Neurodiversity and neurotypical are terms developed by the Autism community to describe the difference between individuals with Autism and individuals with typically developed neurological systems. Last evening, Partners In Leaning hosted a viewing of the movie, Loving Lampposts. At the conclusion of the film, a discussion grew regarding how much value society places on conformity as it relates to the way individuals communicate with one another. Did I use the word “individual” again? In a country where individualism resides at the core of its soul, it often appears that those who have a disability label attached to their identity are not celebrated for their individuality.
One parent remarked that many of her child’s teachers and therapists, instead of concentrating their efforts on building a relationship with the child or adapting their teaching strategies to the child’s communication and learning style, have spent endless wasted hours trying to extinguish behaviors that are not harmful to anyone, including the child, and do not impede upon the learning process. The behaviors she described were simply autistic behaviors. The motivation to extinguish these behaviors is based on the notion that if a child “appears” to look less autistic, they will become less autistic and what------become more socially accepted?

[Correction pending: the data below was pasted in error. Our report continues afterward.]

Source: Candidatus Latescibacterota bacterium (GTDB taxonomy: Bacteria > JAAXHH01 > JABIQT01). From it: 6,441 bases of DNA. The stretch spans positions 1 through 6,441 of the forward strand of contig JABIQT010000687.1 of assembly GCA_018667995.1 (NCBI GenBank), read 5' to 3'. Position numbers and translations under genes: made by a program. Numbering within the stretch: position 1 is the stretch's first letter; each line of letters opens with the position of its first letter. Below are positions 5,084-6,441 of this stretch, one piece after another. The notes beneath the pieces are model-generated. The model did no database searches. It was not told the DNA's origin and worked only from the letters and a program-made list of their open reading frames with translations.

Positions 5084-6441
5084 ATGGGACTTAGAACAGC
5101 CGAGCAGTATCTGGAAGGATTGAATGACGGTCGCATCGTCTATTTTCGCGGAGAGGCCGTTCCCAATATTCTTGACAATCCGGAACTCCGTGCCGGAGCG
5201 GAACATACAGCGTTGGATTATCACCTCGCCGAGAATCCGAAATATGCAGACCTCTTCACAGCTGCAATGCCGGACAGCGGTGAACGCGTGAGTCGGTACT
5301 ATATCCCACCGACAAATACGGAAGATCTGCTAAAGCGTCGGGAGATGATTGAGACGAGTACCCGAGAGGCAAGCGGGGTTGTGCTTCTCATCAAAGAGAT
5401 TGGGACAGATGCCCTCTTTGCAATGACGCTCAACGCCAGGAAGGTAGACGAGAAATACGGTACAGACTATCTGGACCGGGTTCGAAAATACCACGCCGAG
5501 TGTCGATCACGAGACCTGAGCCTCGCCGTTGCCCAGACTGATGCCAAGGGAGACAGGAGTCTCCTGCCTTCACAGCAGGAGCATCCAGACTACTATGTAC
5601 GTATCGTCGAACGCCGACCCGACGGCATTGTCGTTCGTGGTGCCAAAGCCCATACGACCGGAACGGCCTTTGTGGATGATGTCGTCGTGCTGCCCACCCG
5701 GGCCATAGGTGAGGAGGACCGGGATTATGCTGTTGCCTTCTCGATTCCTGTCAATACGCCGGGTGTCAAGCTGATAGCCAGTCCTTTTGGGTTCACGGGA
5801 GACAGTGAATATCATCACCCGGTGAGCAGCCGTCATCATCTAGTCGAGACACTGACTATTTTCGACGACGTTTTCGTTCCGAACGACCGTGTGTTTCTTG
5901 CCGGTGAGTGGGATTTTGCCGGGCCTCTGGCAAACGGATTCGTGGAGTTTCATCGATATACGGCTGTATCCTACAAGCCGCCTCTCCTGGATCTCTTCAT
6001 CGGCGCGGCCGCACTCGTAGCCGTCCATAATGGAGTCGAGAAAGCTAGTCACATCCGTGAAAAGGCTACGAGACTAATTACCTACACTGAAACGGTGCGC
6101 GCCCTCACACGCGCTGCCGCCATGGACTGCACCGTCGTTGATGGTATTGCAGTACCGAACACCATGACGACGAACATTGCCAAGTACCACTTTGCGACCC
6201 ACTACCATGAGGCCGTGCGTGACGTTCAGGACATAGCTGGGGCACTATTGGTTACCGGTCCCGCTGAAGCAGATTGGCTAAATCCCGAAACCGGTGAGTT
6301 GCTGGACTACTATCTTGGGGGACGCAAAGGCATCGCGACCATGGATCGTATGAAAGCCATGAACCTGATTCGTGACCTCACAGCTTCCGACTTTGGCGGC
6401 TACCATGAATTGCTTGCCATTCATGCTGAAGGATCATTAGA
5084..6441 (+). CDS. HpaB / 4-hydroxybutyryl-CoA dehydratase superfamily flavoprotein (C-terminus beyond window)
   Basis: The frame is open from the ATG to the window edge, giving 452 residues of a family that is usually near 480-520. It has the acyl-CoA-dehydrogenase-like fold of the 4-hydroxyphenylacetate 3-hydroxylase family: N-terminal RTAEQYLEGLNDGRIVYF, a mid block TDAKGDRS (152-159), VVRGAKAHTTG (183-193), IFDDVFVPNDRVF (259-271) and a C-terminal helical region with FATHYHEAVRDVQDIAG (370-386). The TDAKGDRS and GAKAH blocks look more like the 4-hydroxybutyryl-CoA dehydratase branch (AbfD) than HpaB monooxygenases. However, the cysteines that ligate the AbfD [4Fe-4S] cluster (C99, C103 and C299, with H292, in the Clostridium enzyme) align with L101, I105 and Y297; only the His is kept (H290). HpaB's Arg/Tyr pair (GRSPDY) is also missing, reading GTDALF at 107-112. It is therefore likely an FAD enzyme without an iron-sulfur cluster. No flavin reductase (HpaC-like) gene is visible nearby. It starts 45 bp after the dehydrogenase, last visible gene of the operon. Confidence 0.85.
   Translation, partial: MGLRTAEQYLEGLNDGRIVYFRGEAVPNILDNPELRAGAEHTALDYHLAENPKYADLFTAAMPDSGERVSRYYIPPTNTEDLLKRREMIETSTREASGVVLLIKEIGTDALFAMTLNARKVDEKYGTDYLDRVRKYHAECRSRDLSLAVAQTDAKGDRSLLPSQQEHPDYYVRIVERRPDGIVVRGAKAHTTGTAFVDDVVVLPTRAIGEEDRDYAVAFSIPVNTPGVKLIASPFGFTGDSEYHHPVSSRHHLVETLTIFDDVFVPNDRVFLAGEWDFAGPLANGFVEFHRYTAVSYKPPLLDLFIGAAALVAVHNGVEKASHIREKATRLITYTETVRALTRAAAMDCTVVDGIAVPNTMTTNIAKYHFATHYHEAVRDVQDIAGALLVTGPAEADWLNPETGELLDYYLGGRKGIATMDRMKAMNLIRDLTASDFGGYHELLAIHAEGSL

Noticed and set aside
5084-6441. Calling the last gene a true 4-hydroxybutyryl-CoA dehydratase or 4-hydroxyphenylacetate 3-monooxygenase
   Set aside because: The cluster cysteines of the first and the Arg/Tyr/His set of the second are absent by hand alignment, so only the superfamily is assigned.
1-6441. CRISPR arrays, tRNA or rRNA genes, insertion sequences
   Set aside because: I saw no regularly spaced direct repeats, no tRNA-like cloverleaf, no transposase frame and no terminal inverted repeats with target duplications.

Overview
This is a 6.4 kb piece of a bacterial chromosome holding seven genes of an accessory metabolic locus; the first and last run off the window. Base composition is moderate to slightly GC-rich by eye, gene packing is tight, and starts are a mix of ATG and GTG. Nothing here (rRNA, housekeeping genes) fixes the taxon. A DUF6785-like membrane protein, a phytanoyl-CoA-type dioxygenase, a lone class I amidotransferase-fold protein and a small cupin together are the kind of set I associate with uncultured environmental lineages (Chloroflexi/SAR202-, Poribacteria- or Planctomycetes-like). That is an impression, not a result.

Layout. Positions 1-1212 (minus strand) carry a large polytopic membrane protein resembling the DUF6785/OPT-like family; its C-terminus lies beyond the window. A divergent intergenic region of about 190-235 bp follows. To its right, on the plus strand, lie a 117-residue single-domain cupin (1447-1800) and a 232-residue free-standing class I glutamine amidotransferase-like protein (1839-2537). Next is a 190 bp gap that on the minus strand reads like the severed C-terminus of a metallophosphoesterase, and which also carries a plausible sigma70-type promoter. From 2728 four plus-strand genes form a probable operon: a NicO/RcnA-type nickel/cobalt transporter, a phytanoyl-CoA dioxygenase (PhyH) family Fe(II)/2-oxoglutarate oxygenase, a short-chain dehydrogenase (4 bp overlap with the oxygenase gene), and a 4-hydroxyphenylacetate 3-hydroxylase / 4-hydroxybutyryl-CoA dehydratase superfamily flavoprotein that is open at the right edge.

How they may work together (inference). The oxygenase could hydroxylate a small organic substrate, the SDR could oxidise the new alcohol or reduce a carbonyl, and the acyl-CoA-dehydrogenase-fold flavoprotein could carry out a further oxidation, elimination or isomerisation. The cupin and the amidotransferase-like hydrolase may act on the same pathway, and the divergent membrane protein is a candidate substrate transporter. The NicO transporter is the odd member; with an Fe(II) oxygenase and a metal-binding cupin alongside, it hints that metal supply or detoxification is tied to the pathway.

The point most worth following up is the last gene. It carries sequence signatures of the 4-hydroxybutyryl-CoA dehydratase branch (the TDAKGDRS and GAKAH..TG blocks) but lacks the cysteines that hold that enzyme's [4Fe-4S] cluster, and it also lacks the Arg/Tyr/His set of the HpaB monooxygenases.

Do you think we will ever grow, as a universal society, to learn to view every human being as simply an individual and uniquely valued member of the human race?
Katherine Generaux, Community Inclusion